Stack Overflow is a community of 4.7 million programmers, just like you, helping each other.

Join them; it only takes a minute:

Sign up
Join the Stack Overflow community to:
  1. Ask programming questions
  2. Answer and help your peers
  3. Get recognized for your expertise

I have been wondering if the Factory Pattern and the Repository Pattern is keened to go hand in hand in a Domain Driven Design project?

The reason i ask is the way i'm doing this is like so:

GUI -> ClassFactory -> ClassProduct (is in the Domain Model) -> ClassProductRepository -> Datasource

The GUI calls the ClassFactory to separate the GUI from business logic. The ClassProduct calls the ClassProductRepository to separate the business logic from the datasource.

Is this a wrong approach of using these Design Patterns with Domain Driven Design? If so, please state your opinion on this subject.

share|improve this question
up vote 7 down vote accepted

Your on the right track. As Chad pointed out, you'll want to use a GUI interface separation pattern as an additional layer between your domain and the UI. MVC, MVP, Presentation Model, etc are established and well documented patterns for UI separation. Martin Fowler's excellent PoEAA covers many of them

As for your main question. Yes. Factories and Repositories work very well together. In fact, Evans suggests in DDD that in some cases you can delegate responsibility for object creation from your repository to your factory classes when you're reconstructing objects from the data store.

client <=> repository -> factory
               |
               v
            database
  1. The client requests an object from the repository.
  2. The repository queries the database.
  3. The repository sends raw data to the factory.
  4. The factory returns object.

An over simplification but you get the idea. One point that isn't touched on by Evans (but which Fowler covers) is dependency injection. As your domain complexity continues to grow you may want to consider moving to an IoC container for managing object life cycles.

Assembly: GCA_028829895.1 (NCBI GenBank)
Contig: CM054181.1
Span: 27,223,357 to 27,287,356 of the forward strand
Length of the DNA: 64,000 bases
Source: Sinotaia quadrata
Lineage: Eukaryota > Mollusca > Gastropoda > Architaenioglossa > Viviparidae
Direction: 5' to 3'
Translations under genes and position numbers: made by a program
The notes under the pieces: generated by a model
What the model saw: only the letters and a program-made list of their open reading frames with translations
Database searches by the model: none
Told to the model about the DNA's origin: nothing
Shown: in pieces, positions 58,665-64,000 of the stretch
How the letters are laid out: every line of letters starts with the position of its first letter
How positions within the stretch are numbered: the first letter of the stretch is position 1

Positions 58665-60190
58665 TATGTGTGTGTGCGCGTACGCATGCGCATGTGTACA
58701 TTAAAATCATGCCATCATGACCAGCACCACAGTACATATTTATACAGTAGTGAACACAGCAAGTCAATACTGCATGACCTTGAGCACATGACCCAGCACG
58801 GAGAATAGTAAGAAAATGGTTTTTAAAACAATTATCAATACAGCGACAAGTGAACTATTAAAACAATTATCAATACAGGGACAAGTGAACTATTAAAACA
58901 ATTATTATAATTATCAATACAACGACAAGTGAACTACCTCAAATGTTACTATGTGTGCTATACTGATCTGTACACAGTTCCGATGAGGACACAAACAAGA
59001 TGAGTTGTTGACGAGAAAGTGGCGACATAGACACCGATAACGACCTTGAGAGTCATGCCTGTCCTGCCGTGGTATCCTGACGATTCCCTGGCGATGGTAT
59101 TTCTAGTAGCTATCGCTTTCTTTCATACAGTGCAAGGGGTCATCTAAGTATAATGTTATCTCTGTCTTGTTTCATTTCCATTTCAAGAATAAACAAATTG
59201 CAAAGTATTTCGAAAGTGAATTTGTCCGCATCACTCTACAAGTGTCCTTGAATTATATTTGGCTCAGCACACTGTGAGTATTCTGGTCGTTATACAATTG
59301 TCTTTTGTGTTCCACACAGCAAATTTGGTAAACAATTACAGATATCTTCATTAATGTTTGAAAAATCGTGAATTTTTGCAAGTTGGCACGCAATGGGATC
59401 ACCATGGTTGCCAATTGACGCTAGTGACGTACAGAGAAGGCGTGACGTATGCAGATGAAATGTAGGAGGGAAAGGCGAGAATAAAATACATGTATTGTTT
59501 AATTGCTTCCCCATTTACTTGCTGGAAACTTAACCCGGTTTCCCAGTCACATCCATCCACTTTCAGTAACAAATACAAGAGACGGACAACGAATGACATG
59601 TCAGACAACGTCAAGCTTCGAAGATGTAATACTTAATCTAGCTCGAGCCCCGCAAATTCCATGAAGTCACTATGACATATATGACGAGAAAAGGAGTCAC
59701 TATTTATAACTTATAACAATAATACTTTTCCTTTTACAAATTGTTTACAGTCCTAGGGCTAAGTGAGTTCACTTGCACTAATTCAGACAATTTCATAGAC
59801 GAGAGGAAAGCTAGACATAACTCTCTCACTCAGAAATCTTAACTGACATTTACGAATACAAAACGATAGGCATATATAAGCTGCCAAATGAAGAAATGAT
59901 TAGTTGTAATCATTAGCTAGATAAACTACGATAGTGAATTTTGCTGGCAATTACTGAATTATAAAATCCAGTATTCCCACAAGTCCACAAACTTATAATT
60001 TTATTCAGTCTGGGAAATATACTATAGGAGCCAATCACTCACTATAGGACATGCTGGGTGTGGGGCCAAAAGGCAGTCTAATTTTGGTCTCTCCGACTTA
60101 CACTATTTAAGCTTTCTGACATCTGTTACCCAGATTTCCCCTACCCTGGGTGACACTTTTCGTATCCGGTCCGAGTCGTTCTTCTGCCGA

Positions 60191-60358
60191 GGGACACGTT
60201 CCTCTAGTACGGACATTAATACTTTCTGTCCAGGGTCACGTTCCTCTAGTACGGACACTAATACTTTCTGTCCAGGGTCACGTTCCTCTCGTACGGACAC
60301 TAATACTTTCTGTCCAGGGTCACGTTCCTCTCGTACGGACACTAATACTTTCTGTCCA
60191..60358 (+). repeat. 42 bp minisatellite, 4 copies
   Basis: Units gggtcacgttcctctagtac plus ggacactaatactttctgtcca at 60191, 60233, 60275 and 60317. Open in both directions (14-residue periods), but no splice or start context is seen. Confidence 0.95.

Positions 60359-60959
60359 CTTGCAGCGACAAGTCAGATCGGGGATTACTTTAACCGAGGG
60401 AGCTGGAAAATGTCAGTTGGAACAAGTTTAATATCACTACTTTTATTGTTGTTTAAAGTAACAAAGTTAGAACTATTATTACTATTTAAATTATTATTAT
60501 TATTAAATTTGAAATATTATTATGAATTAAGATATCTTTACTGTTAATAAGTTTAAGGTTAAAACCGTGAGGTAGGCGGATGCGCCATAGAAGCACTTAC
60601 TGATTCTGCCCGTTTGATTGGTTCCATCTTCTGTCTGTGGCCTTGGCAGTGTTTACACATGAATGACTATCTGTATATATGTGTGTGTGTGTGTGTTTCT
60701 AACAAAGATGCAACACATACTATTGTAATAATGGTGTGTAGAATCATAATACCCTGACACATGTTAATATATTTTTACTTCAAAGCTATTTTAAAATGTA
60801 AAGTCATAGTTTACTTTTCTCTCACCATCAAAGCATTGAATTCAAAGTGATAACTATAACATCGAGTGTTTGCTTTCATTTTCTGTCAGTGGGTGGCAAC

share|improve this answer

I would suggest sticking to MVC as a generic approach to separate your business logic from your view and your controller. This has been well documented and well studied approach, though its the best that we have currently.

Though, it seems like you're trying to use the pattern just for the reason of using the pattern. This is good for learning,but in most application systems I've seen the patterns you have described either don't exist and a simpler approach works or that its a nightmare to maintain.

Please see my previous answer to a question similar like this, that has a video that can help you in your design in the future.
Linky

share|improve this answer
    
I'm not using it just to use it. I want my system to be low coupled, so i get an easy maintainable system. I get that MVC would help me to this goal, but i also want the model layer to be low coupled. So to use the example in topic we could just swap GUI with whatever class i wanna use from the model layer. Would this approach just take my wish of low coupling to the extreme? – Poku Oct 29 '09 at 16:18
    
Inside the 'Model' you can use the state pattern to implement your own model that can be replaced on the fly. Though for the most part your way ahead of the game if you can just can logically separate your model from your view. – Chad Oct 29 '09 at 16:53

Your Answer

 
discard

By posting your answer, you agree to the privacy policy and terms of service.

Not the answer you're looking for? Browse other questions tagged or ask your own question.